|Summary:||"ext3_write_inode: inside transaction!" errors while running cerberus|
|Product:||[Retired] Red Hat Linux||Reporter:||Clay Cooper <clay_cooper>|
|Component:||kernel||Assignee:||Stephen Tweedie <sct>|
|Status:||CLOSED CURRENTRELEASE||QA Contact:||Brock Organ <borgan>|
|Version:||7.3||CC:||john_hull, mark_rusk, matt_domsch|
|Fixed In Version:||Doc Type:||Bug Fix|
|Doc Text:||Story Points:||---|
|Last Closed:||2001-07-18 08:35:12 UTC||Type:||---|
|oVirt Team:||---||RHEL 7.3 requirements from Atomic Host:|
Description Clay Cooper 2001-07-13 19:13:59 UTC
From Bugzilla Helper: User-Agent: Mozilla/5.0 (X11; U; Linux 2.4.2-2 i686; en-US; m18) Gecko/20010131 Netscape6/6.01 Description of problem: While running stress-kernel-0.9-19.i386.rpm on fairfax beta 1, console reports "ext3_write_inode: inside transaction!" continually. Interspersed among these messages is another stating: "journal_commit_transaction: odd-- more buffers." This behaviour was observed on a 6400 w/ beta1, perc3dc raid 1 container, 5GB ram, ENTERPRISE kernel, 2GB swap, and bios A08. Errors appeared after two hours of cerberus. I've also seen the "ext3" error occur twice over a 4 day period on a 2500 w/ beta1, perc3dc raid 5 container, SMP kernel, 128MB ram, 2GB swap, bios A04. Error has not appeared on a 1550 w/ beta1, running UP kernel, perc3dc raid 0 container, 512MB ram, 2GB swap, bios A02 after 2 days of cerberus. In summary, error occurs numerous times with enterprise kernel, a couple of times with smp kernel, and not at all with up kernel. How reproducible: Didn't try, but observed on more than one platform. Steps to Reproduce: 1.Set up stated configuration, or possibly others. 2.Install and begin stress-kernel-0.9-19.i386.rpm 3.Appears will appear at console. Actual Results: Stated errors at console Expected Results: No errors Additional info:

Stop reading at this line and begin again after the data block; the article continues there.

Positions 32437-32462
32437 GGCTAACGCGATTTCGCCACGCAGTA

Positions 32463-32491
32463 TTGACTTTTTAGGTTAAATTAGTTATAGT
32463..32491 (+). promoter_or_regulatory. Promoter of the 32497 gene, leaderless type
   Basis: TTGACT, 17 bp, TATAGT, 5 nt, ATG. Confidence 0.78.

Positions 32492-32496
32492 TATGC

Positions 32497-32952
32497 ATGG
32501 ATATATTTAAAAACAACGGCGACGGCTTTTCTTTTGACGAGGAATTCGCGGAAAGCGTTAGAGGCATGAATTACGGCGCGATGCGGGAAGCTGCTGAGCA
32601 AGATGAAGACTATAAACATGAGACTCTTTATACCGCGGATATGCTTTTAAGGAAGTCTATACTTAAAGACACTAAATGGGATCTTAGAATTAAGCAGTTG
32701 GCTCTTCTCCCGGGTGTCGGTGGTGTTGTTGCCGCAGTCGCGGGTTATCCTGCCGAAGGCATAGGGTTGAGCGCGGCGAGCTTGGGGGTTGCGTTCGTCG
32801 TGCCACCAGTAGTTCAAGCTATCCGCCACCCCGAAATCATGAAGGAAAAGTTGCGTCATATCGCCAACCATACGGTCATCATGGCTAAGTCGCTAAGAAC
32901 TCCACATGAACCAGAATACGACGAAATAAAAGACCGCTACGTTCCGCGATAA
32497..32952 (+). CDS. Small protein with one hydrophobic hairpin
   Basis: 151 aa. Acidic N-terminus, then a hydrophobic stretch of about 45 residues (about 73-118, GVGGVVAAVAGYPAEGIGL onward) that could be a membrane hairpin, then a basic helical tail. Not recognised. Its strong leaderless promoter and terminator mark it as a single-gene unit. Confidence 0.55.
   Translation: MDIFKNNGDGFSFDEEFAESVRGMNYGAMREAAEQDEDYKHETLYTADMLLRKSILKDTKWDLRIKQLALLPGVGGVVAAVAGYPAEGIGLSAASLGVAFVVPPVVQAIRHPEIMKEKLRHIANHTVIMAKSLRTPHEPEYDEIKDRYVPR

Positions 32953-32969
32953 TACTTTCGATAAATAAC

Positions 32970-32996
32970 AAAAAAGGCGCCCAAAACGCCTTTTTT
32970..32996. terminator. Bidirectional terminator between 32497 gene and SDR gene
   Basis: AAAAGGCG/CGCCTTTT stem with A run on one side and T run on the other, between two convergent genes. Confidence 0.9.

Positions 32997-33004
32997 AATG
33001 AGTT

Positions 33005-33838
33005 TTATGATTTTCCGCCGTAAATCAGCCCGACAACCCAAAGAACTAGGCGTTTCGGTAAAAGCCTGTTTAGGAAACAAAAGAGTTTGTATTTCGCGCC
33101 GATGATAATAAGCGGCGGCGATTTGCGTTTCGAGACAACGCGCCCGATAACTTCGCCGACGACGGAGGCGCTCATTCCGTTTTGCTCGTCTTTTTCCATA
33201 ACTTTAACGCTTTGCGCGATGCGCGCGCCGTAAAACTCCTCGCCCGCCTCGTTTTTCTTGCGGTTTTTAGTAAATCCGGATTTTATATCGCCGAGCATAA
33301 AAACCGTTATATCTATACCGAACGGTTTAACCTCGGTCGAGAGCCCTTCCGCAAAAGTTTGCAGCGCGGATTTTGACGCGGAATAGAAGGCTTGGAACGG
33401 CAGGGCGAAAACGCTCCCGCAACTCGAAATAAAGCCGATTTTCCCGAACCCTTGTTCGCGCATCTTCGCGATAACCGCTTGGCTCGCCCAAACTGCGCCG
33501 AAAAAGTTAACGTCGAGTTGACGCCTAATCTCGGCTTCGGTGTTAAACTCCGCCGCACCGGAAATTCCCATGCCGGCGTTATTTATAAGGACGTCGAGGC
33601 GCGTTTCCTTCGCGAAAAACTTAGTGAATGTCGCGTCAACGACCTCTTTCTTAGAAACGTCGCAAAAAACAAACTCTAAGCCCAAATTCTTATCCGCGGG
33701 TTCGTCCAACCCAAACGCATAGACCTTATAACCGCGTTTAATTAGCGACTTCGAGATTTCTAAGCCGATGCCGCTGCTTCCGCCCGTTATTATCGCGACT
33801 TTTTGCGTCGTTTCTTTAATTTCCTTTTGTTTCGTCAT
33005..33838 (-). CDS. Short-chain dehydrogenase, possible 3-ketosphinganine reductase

Comment 1 Glen Foster 2001-07-13 22:06:36 UTC
This defect considered MUST-FIX for Fairfax gold-release.
Comment 2 Stephen Tweedie 2001-07-18 10:28:55 UTC
Those are simply debugging messages which escaped into the wild. They are all harmless and are removed in current versions of ext3. The next beta kernel will have them all removed.